Although the groups have considerable latitude of choice with regard to operations, their use of weapons is subject to obvious restrictions. Almost no groups admit to carrying guns, although police said that two of the groups did.  Boston's Jewish Defense League carries (in addition to Mace, nightsticks, and Alsatians) a weapon they call a nunchuck---two sixteen-inch-long oak sticks connected by a short length of nylon cord.

In carrying out their activities, self-defense groups face potentially serious legal problems. There is no intermediary status in American society between the role of citizen and that of policeman. Unless a citizen, however concerned, is deputized or admitted to the low-power police auxiliaries, he can have no law enforcement powers beyond those of the ordinary citizen. And the citizen's power in law enforcement is severely circumscribed, with potentially serious penalties for its usurpation.

In almost all cities, police errors (and, too often, abuses not stemming from errors) are routinely excused as justifiable, given the margin of error thought to be required in the performance of a dangerous and difficult job.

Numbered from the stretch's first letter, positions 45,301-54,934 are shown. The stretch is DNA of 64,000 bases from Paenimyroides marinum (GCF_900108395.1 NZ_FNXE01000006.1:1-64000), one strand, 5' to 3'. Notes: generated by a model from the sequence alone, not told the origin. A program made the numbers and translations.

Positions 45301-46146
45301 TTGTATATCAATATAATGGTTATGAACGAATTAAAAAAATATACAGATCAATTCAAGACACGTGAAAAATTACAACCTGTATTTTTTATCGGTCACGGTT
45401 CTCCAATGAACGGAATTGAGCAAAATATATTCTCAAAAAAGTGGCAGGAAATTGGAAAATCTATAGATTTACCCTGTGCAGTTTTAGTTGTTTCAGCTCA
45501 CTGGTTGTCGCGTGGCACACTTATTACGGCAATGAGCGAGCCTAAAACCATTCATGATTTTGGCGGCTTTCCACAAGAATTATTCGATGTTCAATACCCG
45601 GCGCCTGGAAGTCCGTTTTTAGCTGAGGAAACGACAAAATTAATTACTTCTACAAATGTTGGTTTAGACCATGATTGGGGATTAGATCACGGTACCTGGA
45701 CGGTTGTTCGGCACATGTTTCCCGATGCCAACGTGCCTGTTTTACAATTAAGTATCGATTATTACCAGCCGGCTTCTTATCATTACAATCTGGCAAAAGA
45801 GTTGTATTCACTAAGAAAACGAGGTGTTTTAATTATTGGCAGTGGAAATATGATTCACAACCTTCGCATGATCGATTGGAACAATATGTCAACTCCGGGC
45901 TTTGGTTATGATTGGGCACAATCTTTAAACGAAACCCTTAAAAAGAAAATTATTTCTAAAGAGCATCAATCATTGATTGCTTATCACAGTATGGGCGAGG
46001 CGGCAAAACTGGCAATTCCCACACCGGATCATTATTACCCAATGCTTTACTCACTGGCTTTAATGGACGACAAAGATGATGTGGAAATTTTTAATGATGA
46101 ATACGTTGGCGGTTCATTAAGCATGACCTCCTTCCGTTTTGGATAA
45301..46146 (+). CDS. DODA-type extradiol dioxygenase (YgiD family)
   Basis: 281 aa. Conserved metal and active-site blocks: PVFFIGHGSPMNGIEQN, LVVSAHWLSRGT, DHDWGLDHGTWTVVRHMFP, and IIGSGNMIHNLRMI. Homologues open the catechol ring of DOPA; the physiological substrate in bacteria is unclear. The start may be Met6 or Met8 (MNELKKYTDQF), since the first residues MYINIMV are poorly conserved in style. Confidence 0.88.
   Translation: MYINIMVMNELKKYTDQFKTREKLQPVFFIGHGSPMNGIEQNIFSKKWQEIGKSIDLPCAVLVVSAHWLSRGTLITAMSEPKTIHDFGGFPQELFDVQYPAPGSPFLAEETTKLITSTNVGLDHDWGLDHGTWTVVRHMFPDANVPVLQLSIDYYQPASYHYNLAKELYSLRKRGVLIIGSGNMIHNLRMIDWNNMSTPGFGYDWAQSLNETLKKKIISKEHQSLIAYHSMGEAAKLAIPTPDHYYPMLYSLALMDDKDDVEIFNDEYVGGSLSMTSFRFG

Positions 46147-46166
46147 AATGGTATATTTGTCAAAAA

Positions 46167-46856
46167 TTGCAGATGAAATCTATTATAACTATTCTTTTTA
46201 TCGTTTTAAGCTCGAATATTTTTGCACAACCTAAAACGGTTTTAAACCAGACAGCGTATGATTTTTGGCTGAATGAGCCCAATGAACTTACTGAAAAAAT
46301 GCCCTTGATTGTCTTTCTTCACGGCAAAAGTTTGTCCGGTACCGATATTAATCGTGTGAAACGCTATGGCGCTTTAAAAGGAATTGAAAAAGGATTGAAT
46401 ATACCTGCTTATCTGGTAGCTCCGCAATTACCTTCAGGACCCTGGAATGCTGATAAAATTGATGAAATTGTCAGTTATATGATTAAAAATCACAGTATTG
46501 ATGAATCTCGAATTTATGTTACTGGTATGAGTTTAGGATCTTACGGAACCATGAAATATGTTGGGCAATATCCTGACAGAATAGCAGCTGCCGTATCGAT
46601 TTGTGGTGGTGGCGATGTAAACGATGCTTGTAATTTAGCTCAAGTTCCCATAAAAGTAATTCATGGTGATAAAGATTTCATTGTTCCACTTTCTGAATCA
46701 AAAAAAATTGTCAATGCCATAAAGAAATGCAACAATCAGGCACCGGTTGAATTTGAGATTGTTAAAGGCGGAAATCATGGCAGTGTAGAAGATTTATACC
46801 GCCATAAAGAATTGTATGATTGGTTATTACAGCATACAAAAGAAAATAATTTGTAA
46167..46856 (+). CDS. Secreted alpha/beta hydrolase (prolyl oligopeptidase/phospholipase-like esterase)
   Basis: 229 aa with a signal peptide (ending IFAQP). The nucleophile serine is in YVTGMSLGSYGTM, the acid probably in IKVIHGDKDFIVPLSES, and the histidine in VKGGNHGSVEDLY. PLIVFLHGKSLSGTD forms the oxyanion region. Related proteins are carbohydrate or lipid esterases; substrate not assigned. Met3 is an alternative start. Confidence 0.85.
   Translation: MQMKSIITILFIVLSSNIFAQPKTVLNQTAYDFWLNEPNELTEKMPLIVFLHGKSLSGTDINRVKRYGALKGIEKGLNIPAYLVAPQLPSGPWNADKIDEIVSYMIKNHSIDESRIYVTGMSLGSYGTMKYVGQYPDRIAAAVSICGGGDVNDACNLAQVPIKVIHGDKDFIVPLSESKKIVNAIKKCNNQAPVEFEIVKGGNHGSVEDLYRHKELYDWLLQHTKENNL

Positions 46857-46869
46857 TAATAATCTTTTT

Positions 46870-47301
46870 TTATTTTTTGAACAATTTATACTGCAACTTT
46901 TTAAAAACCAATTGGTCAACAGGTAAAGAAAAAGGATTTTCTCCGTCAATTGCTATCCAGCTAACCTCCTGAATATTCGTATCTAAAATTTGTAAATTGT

But citizens, even those with police approval, do not receive the same de facto protective blanket. Instead, they are fully liable to tort actions for wrongful death or injury. Given the nature of self-defense operations, it seems likely that those affected by the groups would seek redress if they felt unjustly dealt with.

Although the legal situation is at present ambiguous, it is not at all clear that self-defense groups even have workable powers of citizens' arrest. In general, citizens are not allowed to use force unless it is to defend themselves personally from felonious violence. Short of that, in theory, citizens may not have the power to restrain, hold, or subdue suspects in most criminal behavior. And in the case of adversarial groups, even if citizens did have the power to arrest or otherwise restrict police, such power is unlikely to be recognized.

Incentives for Group Survival